Today's LA Times reports that, not only has Jared Jordan been traded to the Knicks for cash considerations, the Clippers will actively pursue Dan Dickau when the Knicks finalize his buyout. Now, if you're wondering why they didn't just work out a trade, it's because the Clippers don't want to pay Dickau the $2.8M he's owed this season, so that's pretty simple.
If you're wondering why the Clippers would be more interested in Dickau than Jared Jordan, well, it's not so simple. Interestingly, as Jared's status with the Clippers continued to be in doubt, I was mulling the parallels in his situation with some other white point guards such as Sarunas Jasikevicius, and, yes, Dan Dickau. Whether it's only perception or also reality, there aren't a lot of white point guards in the NBA. NBA coaches want, at a minimum, great lateral quickness and solid perimeter defense from the smallest player on the court, and with very few exceptions (Steve Nash and Sam Cassell come to mind) poor defenders simply never get a chance at the one. (Let's point out that Kirk Hinrich is a terrific perimeter defender, and also happens to be white.) In a league suffering a shortage of (a) solid point guards and (b) team leaders, it's astounding to me that Jasikevicius, widely recognized as the best player in Europe (at least in his prime), never really got a chance in the NBA. It makes you realize what an uphill climb it will be for Jared.
(While we're on this subject, I think the issues are compounded by the NBA's superstar system. In the NBA, you're either a designated scorer and anointed superstar, or it's your job to play defense. There's is very little room on NBA rosters for great offensive players who nonetheless aren't the star of the team. Maybe a sixth man here or there. But the job of the members of the supporting cast is to play defense, and if you're found to be lacking there, your opportunities suffer. It's a phenomenon well illustrated by the Corey Maggette / Quinton Ross situation in LA.)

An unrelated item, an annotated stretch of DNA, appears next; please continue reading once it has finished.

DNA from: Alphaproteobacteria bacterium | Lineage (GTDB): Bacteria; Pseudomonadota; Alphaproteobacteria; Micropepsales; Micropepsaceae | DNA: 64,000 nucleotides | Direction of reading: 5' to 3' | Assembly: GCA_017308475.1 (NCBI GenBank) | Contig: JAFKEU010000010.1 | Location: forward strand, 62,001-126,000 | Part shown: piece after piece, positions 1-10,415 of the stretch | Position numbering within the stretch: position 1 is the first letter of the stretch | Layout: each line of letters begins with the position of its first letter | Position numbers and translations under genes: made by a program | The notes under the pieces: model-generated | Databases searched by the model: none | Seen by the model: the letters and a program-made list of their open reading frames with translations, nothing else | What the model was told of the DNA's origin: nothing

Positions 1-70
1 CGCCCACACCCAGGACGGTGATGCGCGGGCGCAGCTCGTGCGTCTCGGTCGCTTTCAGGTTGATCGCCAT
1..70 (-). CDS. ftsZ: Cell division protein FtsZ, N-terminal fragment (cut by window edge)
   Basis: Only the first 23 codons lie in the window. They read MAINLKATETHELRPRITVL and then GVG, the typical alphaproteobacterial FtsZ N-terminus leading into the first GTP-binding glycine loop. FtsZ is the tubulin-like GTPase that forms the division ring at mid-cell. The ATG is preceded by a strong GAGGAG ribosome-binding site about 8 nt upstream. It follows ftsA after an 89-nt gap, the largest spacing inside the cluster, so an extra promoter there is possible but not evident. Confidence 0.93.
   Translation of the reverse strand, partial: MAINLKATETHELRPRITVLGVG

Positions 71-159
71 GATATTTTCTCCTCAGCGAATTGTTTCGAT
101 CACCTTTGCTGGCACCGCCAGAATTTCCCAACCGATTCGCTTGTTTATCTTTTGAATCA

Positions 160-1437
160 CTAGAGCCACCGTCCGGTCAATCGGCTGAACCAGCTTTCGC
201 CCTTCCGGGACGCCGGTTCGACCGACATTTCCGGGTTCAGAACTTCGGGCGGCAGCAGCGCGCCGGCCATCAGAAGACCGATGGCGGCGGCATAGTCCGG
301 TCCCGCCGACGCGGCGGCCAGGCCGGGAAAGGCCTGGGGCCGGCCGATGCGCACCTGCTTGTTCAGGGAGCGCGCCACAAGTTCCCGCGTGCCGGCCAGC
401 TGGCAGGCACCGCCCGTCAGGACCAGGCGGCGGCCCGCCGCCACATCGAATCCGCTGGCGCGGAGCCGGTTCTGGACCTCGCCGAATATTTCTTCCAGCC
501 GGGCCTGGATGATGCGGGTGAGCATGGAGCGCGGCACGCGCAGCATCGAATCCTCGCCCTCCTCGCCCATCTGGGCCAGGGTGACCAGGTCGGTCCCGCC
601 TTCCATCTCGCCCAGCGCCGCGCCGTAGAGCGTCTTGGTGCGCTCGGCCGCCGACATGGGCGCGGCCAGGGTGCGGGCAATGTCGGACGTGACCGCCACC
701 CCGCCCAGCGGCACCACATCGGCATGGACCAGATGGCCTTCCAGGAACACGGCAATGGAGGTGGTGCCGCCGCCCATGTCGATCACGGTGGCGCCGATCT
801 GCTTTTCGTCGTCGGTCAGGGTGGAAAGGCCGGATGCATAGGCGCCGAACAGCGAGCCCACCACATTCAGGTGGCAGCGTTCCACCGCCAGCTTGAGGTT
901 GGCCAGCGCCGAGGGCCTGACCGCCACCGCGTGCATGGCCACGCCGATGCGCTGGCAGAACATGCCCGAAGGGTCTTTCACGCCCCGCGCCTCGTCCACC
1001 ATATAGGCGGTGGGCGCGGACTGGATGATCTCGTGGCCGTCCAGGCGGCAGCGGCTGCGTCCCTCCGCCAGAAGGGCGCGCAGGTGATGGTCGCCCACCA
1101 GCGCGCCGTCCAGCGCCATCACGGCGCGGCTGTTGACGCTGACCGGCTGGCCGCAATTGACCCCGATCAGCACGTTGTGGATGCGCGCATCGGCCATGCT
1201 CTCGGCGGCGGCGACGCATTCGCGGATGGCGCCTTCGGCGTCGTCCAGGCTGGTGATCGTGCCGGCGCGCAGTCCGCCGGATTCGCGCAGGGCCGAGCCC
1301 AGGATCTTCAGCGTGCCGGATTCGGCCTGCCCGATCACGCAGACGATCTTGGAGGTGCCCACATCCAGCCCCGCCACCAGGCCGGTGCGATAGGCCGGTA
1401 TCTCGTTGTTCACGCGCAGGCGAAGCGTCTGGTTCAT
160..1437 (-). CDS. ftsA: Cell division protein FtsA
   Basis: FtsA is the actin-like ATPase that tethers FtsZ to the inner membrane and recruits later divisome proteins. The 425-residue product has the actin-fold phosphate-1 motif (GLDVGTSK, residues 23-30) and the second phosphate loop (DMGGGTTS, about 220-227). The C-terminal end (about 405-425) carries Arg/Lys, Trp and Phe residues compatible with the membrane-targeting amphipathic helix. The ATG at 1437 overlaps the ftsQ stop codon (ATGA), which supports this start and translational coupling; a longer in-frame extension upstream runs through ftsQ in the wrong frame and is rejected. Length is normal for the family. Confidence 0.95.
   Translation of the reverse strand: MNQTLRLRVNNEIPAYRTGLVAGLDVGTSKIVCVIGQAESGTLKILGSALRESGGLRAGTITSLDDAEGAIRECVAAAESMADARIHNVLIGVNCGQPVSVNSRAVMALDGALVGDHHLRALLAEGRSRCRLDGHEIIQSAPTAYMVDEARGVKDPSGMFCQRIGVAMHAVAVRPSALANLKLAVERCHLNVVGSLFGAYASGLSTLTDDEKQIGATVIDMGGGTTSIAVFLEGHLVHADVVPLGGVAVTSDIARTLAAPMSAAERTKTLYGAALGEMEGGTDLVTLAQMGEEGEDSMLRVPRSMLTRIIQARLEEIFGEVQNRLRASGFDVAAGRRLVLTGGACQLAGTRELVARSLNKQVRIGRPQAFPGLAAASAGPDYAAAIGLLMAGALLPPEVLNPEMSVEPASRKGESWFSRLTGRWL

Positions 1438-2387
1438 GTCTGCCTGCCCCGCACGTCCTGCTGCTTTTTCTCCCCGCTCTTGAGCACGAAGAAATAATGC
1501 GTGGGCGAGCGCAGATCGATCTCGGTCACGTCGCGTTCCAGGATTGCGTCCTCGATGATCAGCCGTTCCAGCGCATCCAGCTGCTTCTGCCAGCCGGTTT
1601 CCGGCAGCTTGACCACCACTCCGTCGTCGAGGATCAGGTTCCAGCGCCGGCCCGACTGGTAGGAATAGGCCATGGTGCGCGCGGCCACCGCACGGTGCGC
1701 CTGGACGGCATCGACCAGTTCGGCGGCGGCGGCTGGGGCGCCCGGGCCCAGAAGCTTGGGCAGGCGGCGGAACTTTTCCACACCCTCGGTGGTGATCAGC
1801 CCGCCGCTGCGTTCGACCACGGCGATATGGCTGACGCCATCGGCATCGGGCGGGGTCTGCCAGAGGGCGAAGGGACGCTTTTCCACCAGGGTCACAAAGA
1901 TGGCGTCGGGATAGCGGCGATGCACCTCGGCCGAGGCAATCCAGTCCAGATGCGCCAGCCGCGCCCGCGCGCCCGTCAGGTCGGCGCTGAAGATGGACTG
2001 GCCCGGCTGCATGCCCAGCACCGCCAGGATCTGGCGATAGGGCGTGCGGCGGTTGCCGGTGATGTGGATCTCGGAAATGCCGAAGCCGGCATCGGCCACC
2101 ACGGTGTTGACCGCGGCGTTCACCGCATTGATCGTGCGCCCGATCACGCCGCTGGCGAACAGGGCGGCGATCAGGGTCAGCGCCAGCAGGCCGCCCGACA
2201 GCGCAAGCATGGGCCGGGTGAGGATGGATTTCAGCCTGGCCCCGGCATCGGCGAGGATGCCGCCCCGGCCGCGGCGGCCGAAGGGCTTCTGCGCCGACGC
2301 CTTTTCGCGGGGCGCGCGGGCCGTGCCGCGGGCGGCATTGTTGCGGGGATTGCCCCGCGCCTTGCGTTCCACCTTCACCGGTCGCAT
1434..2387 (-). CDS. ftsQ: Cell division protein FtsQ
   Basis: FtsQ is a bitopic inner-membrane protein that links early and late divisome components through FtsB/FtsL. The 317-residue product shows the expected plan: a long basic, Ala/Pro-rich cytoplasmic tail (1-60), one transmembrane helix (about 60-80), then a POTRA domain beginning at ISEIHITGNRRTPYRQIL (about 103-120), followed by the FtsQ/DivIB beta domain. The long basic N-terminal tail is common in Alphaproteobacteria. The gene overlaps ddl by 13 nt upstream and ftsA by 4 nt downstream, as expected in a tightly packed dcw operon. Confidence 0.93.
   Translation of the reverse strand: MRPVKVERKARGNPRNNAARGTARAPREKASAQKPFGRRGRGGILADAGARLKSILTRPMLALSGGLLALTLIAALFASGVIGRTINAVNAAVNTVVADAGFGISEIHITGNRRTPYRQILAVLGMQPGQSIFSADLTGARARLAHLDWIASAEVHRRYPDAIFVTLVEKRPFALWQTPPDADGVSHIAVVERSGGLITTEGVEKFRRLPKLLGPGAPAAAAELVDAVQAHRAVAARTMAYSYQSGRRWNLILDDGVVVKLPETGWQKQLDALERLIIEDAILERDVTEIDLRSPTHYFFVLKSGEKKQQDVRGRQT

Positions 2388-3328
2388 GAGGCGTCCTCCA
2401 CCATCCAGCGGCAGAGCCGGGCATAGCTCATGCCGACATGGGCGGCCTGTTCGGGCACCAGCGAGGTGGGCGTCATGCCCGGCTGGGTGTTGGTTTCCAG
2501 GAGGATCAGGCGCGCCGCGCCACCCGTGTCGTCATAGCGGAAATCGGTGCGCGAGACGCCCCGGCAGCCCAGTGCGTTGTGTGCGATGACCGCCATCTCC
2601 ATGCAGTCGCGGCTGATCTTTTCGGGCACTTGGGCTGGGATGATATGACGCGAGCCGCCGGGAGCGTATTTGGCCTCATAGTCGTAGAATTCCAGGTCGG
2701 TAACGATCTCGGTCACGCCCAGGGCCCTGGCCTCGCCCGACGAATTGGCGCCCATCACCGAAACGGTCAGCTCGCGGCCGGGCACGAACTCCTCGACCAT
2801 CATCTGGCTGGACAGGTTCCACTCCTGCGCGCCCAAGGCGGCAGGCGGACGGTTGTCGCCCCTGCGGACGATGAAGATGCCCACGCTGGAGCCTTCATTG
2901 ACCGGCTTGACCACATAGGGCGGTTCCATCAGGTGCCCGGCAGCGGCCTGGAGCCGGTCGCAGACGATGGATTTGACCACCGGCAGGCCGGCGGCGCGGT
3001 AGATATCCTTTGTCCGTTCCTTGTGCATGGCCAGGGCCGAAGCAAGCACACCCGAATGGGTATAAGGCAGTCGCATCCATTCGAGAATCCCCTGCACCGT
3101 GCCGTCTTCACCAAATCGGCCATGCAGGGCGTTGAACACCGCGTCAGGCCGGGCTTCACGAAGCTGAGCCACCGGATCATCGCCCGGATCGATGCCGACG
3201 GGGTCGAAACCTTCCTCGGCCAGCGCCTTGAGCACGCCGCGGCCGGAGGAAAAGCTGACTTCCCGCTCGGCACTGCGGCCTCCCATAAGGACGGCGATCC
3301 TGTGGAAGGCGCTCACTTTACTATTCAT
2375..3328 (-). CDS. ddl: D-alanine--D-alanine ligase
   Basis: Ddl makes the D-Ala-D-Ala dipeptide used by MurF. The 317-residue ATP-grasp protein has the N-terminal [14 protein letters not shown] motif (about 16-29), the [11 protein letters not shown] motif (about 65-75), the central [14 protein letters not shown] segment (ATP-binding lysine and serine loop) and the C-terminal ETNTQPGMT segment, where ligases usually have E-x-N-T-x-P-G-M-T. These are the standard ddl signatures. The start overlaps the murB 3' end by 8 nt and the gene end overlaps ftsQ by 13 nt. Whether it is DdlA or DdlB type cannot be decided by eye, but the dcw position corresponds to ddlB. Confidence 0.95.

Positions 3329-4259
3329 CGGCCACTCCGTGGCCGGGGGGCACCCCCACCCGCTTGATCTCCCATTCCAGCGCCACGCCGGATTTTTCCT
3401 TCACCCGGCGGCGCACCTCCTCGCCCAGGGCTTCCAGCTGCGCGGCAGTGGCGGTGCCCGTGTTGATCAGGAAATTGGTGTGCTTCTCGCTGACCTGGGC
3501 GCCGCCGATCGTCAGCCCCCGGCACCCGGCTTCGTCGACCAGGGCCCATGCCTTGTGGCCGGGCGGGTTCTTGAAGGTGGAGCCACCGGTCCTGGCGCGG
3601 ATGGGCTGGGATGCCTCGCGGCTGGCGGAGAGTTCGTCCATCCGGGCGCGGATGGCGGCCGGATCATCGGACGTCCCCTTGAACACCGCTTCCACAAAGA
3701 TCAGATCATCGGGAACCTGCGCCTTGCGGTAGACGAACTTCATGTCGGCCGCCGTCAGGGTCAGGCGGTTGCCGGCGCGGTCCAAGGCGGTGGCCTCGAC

Being myself an undersized, white, slow, pass-first point guard, I identify with them. I hope that doesn't make me a racist!
But back to the question of Jared Jordan versus Dan Dickau. I should point out that I happen to be a fan of Dickau's as well. As a Pepperdine grad and fan, I saw Dickau many, many times against my Waves during his Gonzaga career. He had a stretch of 5 minutes of basketball in the WCC championship his senior year, that ranks among the most dominant stretches I've ever seen. TMac against the Spurs a couple seasons ago and LeBron against the Pistons in the playoffs last year are two that come to mind as better, and of course there were a few examples with MJ, but I can't think of others. Dickau simply took over, turning a close game into a comfortable Zags lead. He shot from the three-point line and made it, and the next time down the floor the defense picked him up at the line, so he shot from two steps behind it and made it, and the next time they picked him up higher, so he shot from 4 steps behind the line and made it. It didn't really matter where he shot from, the ball was going in.
And that is probably the biggest difference between the two; Dickau is a good floor leader (at least he was in college), a very good passer, and a great shooter. Jordan is a good floor leader (maybe great), an astounding passer, and a suspect shooter. As it happens, given the Clippers' overall lack of outside shooting and their need to spread the floor for their post players, Dickau may actually be the better fit. He's a 40% three point shooter on his NBA career.
I'll point out that I've mentioned Dickau on several occasions. Last season as the trade deadline was approaching, I saw him as an interesting possibility in exchange for Rebraca. And if anyone out there remembers my old blog, I actually nominated him as a guy who I thought could emerge from obscurity to be a good NBA player (a la Boris Diaw in 2005). The one and only time he got consistent minutes, as the starter for the Hornets in late 2005, he put up some pretty impressive numbers (13 points and 5 assists in 31 minutes per over 67 games). Better, for instance, than Steve Blake's Denver numbers last season. He parlayed that stretch into a decent contract offer. When the Hornets drafted Chris Paul, Dickau was traded to the Celtics, where he was expected to compete for the starting job. After 19 games, he ruptured his Achilles' tendon, and he's back to square one, trying to find a home.
Of course, none of this addresses the ongoing roster glut. If the Clippers do indeed pursue Dickau, then he goes straight in to the either/or scenario with Diaz. I still feel queasy about the prospect of Diaz being forced to play the point for any appreciable amount of time, and assume that MDsr feels the same way. That, combined with an uneasyness with Jared Jordan's defense, is undoubtedly the reason Dickau is being discussed at all.
Camp opens in Santa Barbara tomorrow. We'll find out soon enough who starts out at camp. It will be awhile before we know who finishes.